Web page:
On Using Illustrations

It was Dr. Tony Evans who taught me to, “think illustratively”.  He believed that everything was an illustration, and that we as preachers needed to turn the switch of our imagination on, opening our eyes to the stories and analogies around us.  He believed so strongly in developing our imaginations that he required we interns to give him twenty-five illustrations a week.  It was hard, tedious work, but now some twenty years later I remain indebted to Dr. Evans, for illustrations have become a mainstay in my preaching ministry.

 

Over the past twenty-three years of preaching I’ve learned many things, specifically about using illustrations:

 

1.     Jesus used illustrations, and so should we.  Life is a story, or what I may call a “meta-illustration,” thus people are naturally drawn to story, because they find themselves a part of one.  Jesus understood this, that is why his teachings are filled with illustrations (mustard seeds, fig trees, stories of a lost coin, lost sheep, lost sons, etc.). 

2.      Illustrations are windows to the point, they are never to be the point.  Where I have blown it with illustrations, and have seen other preachers blow it, is preaching illustrations instead of the text.  We should view illustrations as a window to show the point “out there”, they’re never to be the point. 

3.     People should get the point of the illustration before you make the point.  In other words, the people you are preaching to should get to the punch line before you give the punch line.  If the people are still wondering what the point is after you have given the point then they are missing what you are currently saying, and the illustration was not effective, actually it was detrimental to the message.

4.     Variety.  In a given sermon there should be variety of illustrations- biblical illustrations, historical illustrations, personal stories, current events, etc.  I know many preachers who use mainly personal stories.  We have to especially be careful with this because we can inadvertently make ourselves the hero and not God.  On the other hand, too many sports stories, for example, will not connect with those who are not into sports in your church.  As a rule of thumb, variety is always good.

5.     Don’t overdo it.  I so love illustrations that I can use too many and this is a problem.  Think of illustrations as Lawry’s Seasoning Salt, and the text as the meat.  No seasoning is not good, but too much will spoil the meat and the message.  The right amount of illustrations will help to clarify and serve a wonderful meal, too much and it’s spoiled.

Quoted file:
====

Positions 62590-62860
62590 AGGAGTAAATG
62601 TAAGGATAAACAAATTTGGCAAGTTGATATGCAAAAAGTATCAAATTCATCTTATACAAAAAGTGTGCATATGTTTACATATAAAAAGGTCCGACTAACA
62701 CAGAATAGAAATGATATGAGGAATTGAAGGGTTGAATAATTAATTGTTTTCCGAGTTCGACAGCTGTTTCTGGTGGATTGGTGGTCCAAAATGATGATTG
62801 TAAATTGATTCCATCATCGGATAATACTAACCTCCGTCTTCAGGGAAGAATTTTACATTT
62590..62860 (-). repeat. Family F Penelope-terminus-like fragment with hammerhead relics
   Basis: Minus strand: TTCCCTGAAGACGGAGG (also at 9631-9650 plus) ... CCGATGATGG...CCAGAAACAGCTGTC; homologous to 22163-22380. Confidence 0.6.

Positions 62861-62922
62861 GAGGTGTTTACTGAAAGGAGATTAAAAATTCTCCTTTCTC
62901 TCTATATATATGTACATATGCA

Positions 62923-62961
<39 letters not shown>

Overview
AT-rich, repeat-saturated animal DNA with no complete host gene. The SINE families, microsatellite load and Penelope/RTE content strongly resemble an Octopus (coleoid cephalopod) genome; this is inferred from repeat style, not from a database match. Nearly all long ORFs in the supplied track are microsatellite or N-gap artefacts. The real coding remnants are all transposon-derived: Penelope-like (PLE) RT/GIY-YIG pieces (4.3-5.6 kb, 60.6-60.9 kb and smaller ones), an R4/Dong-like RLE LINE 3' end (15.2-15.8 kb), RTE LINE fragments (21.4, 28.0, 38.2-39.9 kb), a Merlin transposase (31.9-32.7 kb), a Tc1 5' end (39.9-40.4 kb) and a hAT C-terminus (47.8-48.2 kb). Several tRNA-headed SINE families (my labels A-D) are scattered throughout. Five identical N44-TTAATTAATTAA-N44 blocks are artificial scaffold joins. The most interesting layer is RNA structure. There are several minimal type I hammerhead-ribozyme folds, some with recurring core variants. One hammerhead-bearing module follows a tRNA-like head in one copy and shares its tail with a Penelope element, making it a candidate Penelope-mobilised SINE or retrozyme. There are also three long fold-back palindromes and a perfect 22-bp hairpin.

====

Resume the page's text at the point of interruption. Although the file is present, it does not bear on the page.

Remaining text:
6.     Transition well.  In giving illustrations one should always make the point very clearly, transition to the illustration that shows the point, and then at the end of the illustration make the point again.  Finally, you want to apply the point you have just shown through the illustration.  Perhaps this example will help:

 

I was preaching Philippians 2 recently, the great kenosis passage talking about Christ emptying himself.  What a theological challenge!  The point Paul was making was that Christ didn’t lose his status as God, instead he simply used his status not for his own purposes, but to benefit and bless others.  Therefore, we should follow Christ’s humble example by refusing to use whatever status we have for ourselves, but for the benefit of others.

 

I’m ashamed to say it, but I have diamond status with delta, which means that if there’s an empty seat in first class I get the upgrade.  My status affords me some wonderful perks that I enjoy taking advantage of.  However, this becomes a problem when my wife and I fly together, because while I have the highest status, she has no status, and me getting the upgrade while Korie sits in coach doesn’t work too well for marriage.  So what I do is that I will take my first class ticket and sit next to my wife in coach, which means I am sitting in someone else’s seat.  When that person comes I will give them my first class seat so that I can remain with my wife in coach.  Because of my refusal to benefit from my status personally, but stewarding it for the benefit of others, someone with no status is now experiencing the comforts of first class, while my wife and I can be together.  Now I haven’t lost my status- I’m still diamond- I just refuse to use my status at that time to benefit myself, instead I use my status to bless others.

 

This is what Christ has done for us.  He had the highest status- He is God.  But he didn’t simply remain in the first class section of the world called heaven, but he came down to earth- coach- to walk with us and die for us that we might get the upgrade back to heaven.  Can I ask you a question- when was the last time you used the blessings of God, the status that God has given you to bless others?